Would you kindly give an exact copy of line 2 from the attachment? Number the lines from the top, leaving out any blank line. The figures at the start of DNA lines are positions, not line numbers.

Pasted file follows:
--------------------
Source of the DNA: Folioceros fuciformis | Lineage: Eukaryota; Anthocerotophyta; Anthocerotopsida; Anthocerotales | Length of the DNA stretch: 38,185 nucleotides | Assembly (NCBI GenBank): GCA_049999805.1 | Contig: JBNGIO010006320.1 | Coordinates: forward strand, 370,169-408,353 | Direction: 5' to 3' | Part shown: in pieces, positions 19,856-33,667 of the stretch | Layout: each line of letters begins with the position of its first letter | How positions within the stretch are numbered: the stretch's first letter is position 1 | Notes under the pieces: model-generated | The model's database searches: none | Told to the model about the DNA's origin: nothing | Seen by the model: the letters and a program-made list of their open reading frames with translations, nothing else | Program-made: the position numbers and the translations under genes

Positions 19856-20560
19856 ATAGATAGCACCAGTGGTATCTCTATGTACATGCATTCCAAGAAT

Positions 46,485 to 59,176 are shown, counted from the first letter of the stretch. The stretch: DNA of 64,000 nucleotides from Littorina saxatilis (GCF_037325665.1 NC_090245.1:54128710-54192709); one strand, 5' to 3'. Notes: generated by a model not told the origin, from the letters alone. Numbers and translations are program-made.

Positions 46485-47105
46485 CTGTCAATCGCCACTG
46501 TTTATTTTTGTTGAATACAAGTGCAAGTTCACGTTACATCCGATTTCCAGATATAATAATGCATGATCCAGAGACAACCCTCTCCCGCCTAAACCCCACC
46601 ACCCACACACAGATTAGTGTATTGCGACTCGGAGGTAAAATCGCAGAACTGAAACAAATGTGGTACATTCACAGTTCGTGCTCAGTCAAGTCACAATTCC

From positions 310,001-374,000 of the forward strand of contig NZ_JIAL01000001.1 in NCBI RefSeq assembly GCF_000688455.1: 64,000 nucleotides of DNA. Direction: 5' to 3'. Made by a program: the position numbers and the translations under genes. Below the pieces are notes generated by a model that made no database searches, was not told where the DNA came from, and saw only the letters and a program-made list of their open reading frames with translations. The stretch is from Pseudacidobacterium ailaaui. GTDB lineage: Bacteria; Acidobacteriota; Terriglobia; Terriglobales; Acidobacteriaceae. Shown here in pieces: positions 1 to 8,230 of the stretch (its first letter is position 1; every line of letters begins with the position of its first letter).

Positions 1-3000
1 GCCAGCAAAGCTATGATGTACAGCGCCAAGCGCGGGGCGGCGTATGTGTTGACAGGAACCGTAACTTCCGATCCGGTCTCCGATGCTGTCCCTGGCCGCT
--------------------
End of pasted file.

Positions 19856-20560